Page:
• Cake with dowelsDOWELS: Wedding cakes are pretty darn substantial, not to mention heavy (my to-ing and fro-ing from the cab to the venue definitely doubled as my upper body workout for the day). As a result, most employ a few dowels (thin sticks of wood) stuck in the bottom layers of the cake to provide some extra architectural support for the upper layers. There are countless videos on YouTube, but this one gives you the gist. A lot will recommend sticking a dowel from the top of the middle tier, down through the base of the middle tier to the base of the bottom tier. My cake boards were just too sturdy to be punctured, so my dowels only ever went through one layer (however this worked fine).
  • PIPING BAGS AND NOZZLES: Piping bags come in these awesome rolls, which means if you buy a single roll, you’ll have more than enough. As for nozzles, buy whichever ones you’ll need for decorating (that is if you’re using buttercream like me).
  • POSY PICKS: If you’re planning on adorning your finished cake with flowers, you may be wondering how people stick the stems in without getting flower juice in the cake (yuck). Enter posy picks! I didn’t end up using flowers, but these would be a good shout if I did.
  • TURNTABLE: Sadly, not of the DJ-ing variety… I actually picked up one of these for a fiver from ASDA. They make life a load easier when you’re icing (essentially it means you can spin your cake round while keeping your tools in roughly the same place which is tres handy).
  • PALETTE KNIFE: I had a large unlevel one and a small one which I actually ended up using more. These are definitely necessary when it comes to getting straight sides on your tiers and a smooth finish on your icing (I also used one of these to put the texture on my icing).
  • CAKE LIFTER: Not essential but useful for sure. Your cakes will be on boards for most of the process, but it can at times be tricky to shift them.
  • Cake boardCAKE STAND: Cakes look better when they’re on an awesome stand, but it turns out the vast majority of these are horrendously overpriced, not actually all that nice, and I’m pretty sure you’d never use them again. I was quite proud of myself when I discovered that you could get a large slate ‘pizza board’ for a fraction of the price (mine was under £13 off ebay). Winner winner chicken dinner.
If you have questions about anything else, just leave a reply on my About page and I’ll get back to you (if not with an answer, at least with an amusing anecdote or a joke instead. Please note that ‘amusing’ is a subjective term).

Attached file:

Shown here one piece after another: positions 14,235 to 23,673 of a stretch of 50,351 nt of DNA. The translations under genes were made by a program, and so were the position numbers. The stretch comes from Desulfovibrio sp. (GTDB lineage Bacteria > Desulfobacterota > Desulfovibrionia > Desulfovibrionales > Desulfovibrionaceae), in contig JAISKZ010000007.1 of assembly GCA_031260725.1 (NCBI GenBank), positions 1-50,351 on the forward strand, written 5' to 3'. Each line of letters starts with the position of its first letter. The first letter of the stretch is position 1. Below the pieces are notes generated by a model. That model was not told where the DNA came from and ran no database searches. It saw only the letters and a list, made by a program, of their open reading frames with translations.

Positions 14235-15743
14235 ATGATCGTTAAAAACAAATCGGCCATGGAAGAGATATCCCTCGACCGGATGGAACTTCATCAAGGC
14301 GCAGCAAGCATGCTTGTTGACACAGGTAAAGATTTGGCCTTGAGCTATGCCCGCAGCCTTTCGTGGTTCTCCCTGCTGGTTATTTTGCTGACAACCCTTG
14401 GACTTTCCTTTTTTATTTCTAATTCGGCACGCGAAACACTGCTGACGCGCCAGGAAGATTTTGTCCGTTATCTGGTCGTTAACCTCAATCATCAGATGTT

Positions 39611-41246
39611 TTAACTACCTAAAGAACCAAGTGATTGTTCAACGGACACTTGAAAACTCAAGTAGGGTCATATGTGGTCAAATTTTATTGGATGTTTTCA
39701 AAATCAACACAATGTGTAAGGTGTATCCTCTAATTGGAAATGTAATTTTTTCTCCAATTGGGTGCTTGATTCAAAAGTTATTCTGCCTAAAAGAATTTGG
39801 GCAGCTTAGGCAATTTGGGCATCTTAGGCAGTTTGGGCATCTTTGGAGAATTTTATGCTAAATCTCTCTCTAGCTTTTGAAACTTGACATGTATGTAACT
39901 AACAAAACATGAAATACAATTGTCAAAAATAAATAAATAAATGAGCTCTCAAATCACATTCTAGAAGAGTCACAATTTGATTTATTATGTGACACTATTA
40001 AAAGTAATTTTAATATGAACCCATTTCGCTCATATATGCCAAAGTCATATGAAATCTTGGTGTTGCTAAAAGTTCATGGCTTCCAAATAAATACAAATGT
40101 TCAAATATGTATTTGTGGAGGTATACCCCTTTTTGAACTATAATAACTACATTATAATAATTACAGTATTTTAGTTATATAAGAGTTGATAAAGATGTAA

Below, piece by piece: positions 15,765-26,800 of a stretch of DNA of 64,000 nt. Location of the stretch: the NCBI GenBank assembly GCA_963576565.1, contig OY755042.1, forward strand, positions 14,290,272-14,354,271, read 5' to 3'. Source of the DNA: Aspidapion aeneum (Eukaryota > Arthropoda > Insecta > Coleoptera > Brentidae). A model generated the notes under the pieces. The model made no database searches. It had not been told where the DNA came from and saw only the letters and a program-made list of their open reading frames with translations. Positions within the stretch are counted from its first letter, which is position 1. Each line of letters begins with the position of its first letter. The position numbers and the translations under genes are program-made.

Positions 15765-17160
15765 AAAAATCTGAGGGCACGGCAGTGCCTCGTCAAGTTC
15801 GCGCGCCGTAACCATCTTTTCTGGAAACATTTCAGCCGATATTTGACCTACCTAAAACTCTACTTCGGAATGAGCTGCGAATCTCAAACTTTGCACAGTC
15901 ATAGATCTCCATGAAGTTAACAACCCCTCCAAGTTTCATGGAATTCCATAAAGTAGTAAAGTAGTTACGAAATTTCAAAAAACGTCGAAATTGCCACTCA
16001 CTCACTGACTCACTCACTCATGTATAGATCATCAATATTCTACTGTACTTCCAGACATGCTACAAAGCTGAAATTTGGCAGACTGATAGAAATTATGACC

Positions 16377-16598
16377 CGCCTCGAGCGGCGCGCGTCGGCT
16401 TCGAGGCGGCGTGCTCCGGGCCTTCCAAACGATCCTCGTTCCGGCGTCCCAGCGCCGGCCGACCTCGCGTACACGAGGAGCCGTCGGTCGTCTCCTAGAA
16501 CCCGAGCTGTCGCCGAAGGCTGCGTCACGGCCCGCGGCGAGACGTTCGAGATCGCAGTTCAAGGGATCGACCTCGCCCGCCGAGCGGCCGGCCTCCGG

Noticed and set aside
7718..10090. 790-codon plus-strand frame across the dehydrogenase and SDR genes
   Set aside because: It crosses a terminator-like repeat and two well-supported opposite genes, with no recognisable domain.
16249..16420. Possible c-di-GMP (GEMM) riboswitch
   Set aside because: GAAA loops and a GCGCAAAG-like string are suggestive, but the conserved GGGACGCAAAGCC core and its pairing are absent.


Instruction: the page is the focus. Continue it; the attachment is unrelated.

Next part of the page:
Mary Berry’s American Chocolate Wedding Cake (GF)

Our friends Kate and Iain had their 10th wedding anniversary last month and to celebrate the occasion, Kate and I tackled Mary Berry’s American Chocolate Wedding Cake. Unaware that a standard American wedding cake existed, we took on this project of rather epic proportions, and after tasting the finished product, I’m sure any American would be proud of the association. We found the recipe in Mary Berry’s Ultimate Cake Book, and while the recipe below is perfect for making one 8 inch and one 10-inch cake, you can refer to the back of the book if you’d rather a 6-, 9- or 12-inch construction.

Preheat the oven to 190ºC/170º fan/375ºF.

What you’ll need:

For the cake:
1050g dark chocolate
24 eggs (20 separated and 4 whole)
850g caster sugar
550g ground almonds
5 tsp black coffee
150g apricot jam

For the icing:
700g dark chocolate
300g unsalted butter

What to do:
If you haven’t already, preheat the oven to 190ºC/170º fan/375ºF. Lightly grease one 8-inch and one 10-inch round pan (at least 3 inches deep) and line with greased greaseproof paper.

Next, melt the dark chocolate in a bowl over a saucepan of boiling water (it’s best if your bowl does not touch the water). Once melted, remove from the heat and set aside.

Separate the eggs and combine the 20 yolks and 4 whole eggs in a bowl. Add the sugar and beat with an electric whisk until ‘thick and light’ (this will take slightly longer than you expect). Add the chocolate, ground almonds and coffee and continue mixing until smooth.

In a separate bowl, whisk the egg whites until stiff and gently fold them into the chocolate batter (you will quickly discover you need a very large bowl for this). Once combined, pour into the two tins and bake. Mary recommends a baking time of 1 hour, but I found ours took a bit longer. As with any cake, bake until an inserted knife comes out clean.

Once you’ve removed your cakes from the oven, let them cool in the tin for about five minutes, then turn onto a wire rack and leave to cool completely.

Once cooled, warm and sieve the apricot jam and spread or brush over the tops (originally the bottoms) and sides of the two overturned cakes.

For the icing, melt the chocolate and butter in a bowl over a saucepan of boiling water, stirring occasionally. Keeping each cake on its cooling rack (with a tray underneath to catch any
dripping chocolate), pour the icing over top, covering both the top and sides. Even the surface with a knife as you go, then leave to set.

Once cool, stack the smaller cake on top of the larger and decorate as you see fit. We ate the cake as is, and it was entirely delicious, however Mary recommends complimenting it with a raspberry coulis, which I imagine would be even more decadent.

The cake we made was indeed massive and would have comfortably fed fifty, so adjust your recipe to suit your guest list.

Otherwise, enjoy!

For more Mary Berry inspiration, visit the facebook page and her website.